Cohousing/ Farm Interface
From: Richard Pendleton (
Date: Mon, 11 Jul 2011 05:42:23 -0700 (PDT)

At Nubanusit Neighborhood & Farm in New Hampshire, our farmland is on a
designated condominium unit (the "Farm Unit")  that is currently owned by
the LLC that developed the community but the intent is for the community to
own it eventually and that is how it operates in practice.  The community
interests in the farm are represented by the Farm Team (a group of neighbors
with a mandate from the Plenary; I am not a member of that team but was
formerly) and they make sure the land is maintained and improved based on
future envisioned uses.  The Farm Team negotiates agreements with groups
that want to use the farm land.  Uses include horses, pig raising, laying
chickens, bees, Community Supported Agriculture (CSA), orchard (and probably
others I am forgetting right now) each with its own lease agreement with the
community.  Currently nothing is for profit. We don't have any outside
residents (other than CSA members) but it is allowed.  

The original vision was for a separate farm non profit to oversee the Farm
Unit. An important objective of this scenario was the operation of the farm
non profit to be independent from the community so that farmers would not be
micromanaged and the farm could operate financially independent from the
community budget.  However, in the early stages we could not come to
agreement, in the short time necessary, to a structure that balanced the
farm's independence with the community control.  Specifically, the community
wanted more representation on the board and the people that formed the non
profit were concerned that the farmers' independence would be compromised. 

Given there are few of us in the community that have much lifelong farming
experience, I think it has been going quite well.  There have been
discussions about how much the community should support the farm in its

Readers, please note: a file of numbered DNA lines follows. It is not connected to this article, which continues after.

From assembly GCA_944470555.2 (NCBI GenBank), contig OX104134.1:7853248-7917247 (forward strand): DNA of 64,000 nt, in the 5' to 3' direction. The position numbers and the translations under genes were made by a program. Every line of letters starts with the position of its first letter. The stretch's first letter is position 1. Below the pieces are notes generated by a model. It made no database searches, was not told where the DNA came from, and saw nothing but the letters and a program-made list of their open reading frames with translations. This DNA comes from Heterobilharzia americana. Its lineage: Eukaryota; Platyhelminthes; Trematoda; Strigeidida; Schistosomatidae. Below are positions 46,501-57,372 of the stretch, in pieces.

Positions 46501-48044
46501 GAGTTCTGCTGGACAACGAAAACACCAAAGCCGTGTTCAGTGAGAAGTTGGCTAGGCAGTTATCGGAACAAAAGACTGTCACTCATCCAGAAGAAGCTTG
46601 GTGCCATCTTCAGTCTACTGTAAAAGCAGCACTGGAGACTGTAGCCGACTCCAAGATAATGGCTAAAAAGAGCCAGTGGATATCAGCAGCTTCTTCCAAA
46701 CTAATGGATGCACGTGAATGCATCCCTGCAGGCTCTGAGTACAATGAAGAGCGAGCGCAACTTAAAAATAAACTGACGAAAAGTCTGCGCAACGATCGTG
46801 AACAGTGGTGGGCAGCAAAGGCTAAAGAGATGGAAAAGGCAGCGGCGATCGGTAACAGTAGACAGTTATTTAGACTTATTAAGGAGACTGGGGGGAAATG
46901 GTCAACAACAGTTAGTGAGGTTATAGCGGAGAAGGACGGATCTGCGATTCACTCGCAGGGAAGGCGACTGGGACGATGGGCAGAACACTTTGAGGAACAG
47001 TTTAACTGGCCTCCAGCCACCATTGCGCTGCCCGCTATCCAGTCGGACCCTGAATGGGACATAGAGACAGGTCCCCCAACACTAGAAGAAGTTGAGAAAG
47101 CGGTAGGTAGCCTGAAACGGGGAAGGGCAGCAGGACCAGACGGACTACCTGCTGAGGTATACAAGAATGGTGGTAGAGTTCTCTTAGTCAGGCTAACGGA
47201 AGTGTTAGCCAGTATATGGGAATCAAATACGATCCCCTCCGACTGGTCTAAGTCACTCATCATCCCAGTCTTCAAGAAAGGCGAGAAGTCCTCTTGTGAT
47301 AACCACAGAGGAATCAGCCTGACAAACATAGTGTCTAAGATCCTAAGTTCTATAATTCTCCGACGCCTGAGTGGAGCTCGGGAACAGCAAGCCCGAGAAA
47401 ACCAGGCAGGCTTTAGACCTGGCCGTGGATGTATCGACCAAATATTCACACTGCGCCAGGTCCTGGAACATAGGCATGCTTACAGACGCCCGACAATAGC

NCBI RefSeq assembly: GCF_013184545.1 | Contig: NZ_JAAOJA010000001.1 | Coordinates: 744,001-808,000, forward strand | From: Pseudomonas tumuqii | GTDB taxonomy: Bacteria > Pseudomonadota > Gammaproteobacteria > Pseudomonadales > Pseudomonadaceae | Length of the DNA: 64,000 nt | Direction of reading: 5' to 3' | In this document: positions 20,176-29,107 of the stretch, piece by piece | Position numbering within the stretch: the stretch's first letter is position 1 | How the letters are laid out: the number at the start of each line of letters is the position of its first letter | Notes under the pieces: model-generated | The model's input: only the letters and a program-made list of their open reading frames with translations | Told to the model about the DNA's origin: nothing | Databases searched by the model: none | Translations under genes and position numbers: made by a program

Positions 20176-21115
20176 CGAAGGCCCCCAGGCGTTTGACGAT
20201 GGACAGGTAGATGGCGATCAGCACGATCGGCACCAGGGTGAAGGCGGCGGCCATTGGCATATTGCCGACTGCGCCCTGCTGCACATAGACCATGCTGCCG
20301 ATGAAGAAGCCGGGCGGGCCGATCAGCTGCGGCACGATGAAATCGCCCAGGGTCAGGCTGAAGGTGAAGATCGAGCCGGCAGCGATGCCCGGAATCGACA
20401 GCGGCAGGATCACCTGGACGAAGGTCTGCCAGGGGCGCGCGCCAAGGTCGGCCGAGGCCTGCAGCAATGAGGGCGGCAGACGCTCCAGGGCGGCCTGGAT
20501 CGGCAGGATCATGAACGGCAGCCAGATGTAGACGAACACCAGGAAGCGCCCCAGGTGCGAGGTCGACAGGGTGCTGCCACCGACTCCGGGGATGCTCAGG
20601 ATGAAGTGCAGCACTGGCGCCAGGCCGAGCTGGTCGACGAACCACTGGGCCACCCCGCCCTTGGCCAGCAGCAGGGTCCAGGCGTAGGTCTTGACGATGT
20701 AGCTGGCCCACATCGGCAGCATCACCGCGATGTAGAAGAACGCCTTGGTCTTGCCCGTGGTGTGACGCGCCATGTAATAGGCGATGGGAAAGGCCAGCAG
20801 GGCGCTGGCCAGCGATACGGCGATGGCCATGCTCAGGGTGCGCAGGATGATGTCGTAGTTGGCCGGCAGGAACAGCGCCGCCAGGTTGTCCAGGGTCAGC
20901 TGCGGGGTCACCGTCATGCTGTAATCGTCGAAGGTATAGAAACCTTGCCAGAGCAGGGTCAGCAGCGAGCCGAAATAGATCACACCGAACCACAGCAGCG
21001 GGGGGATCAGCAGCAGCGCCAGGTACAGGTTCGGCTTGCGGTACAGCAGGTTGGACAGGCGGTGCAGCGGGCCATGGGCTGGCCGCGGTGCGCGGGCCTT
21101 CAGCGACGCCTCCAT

annual budget since that wasn't the original plan.  In my personal opinion,
the global issues concerning the economics of food production have much more
impact on our success then the issues of power and control on the farm at
the moment.

I don't think we have a farm-specific conflict of interest policy and I
think that it could be said that everyone in the community has a conflict of
interest when it comes to decisions (and does conflict of interest apply in
consensus decisions?).

I can send you our farm mandate if you would like it.  I will be at the
Cohousing conference in Conway, NH this weekend also if anyone wants to talk
about it there.

Richard Pendleton

Nubanusit Neighborhood & Farm 


Message: 2

Date: Sun, 10 Jul 2011 18:29:37 -0400

From: Joel Plotkin <joel [at]>

Subject: [C-L]_ Cohousing/ Farm Interface

To: cohousing-l [at]


<CA+hbnxc4JpATJpvBBqad4tFJSAwFsZuSjDJUfw_rbdCZxqj49Q [at]>

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I'm curious about organizational dynamics of Cohousing communities that have
farms as part of the common land. At Hundredfold Farm in PA, we have a
Christmas tree farm that is a profit-making business. At present, all
residents are required to be members of the Tree Farm LLC, a separate
corporation (easier for tax purposes). We hope to make membership optional,
in which case, the farm will be a business operated by a subset of the
community. They will lease property and own equipment used for the business.

How have other communties handled their farms? Some lease to residents, some
to outside farmers, some own and operate, sometimes the farmer is an
employee of the COHO, etc. What models have you found that work for your
community? What models were problematic? I'm also interested in a governance
issue--do those coho members who are also business partners have to stand
aside during COA decisions about the business? Our condo documents have a
conflict-of-interest clause that would seem to apply there.

Joel Plotkin

Hundredfold Farm Cohousing

Orrtanna PA



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